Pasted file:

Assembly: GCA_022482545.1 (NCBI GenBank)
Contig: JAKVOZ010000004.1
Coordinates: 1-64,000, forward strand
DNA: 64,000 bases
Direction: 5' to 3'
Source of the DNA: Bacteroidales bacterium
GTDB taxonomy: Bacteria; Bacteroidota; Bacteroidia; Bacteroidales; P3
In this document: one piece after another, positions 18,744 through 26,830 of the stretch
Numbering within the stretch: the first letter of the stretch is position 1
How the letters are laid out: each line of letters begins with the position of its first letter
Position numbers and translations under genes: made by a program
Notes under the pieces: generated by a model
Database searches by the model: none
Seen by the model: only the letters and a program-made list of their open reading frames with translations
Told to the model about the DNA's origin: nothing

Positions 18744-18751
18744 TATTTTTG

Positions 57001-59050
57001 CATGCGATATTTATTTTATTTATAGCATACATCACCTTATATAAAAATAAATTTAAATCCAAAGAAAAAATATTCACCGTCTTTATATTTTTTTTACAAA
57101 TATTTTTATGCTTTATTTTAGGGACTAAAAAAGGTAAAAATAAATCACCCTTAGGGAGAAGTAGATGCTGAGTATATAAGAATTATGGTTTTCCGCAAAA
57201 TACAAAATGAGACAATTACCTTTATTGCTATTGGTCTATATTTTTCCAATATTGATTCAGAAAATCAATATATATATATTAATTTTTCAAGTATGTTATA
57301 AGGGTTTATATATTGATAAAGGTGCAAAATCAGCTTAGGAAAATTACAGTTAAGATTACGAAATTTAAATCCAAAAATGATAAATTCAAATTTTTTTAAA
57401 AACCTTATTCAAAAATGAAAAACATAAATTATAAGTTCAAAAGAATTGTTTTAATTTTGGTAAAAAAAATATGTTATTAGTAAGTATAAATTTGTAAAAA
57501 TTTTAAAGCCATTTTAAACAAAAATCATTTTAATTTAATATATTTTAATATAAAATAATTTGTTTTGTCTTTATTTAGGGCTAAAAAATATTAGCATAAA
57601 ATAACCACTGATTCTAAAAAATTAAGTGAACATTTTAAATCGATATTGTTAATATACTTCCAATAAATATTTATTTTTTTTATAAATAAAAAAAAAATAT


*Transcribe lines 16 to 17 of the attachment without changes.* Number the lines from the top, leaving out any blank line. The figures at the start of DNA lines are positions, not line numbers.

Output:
Positions 18744-18751
18744 TATTTTTG